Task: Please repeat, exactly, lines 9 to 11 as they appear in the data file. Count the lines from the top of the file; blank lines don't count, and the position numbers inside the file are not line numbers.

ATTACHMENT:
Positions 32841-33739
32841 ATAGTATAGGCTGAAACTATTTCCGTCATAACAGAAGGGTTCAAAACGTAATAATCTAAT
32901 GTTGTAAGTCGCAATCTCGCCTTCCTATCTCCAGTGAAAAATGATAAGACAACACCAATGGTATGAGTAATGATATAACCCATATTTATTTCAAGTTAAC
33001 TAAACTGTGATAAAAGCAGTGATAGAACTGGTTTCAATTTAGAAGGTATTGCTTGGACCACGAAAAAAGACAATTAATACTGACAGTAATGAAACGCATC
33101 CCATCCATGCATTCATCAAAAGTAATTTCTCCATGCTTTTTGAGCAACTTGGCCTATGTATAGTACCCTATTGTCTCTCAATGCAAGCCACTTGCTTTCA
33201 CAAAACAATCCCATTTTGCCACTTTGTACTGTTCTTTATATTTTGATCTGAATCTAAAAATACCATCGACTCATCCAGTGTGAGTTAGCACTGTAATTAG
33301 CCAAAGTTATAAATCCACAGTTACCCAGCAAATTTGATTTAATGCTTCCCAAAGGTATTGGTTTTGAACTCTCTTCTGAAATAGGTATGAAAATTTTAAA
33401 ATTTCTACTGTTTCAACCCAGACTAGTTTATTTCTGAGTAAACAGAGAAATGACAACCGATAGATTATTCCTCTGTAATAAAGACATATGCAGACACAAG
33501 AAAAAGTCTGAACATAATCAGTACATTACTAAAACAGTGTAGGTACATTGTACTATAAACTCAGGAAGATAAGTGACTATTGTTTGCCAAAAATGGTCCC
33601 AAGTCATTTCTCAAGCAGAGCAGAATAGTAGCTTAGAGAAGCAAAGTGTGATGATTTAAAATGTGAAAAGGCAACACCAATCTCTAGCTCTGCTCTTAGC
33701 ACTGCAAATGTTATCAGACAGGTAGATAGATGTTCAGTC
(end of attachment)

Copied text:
33501 AAAAAGTCTGAACATAATCAGTACATTACTAAAACAGTGTAGGTACATTGTACTATAAACTCAGGAAGATAAGTGACTATTGTTTGCCAAAAATGGTCCC
33601 AAGTCATTTCTCAAGCAGAGCAGAATAGTAGCTTAGAGAAGCAAAGTGTGATGATTTAAAATGTGAAAAGGCAACACCAATCTCTAGCTCTGCTCTTAGC
33701 ACTGCAAATGTTATCAGACAGGTAGATAGATGTTCAGTC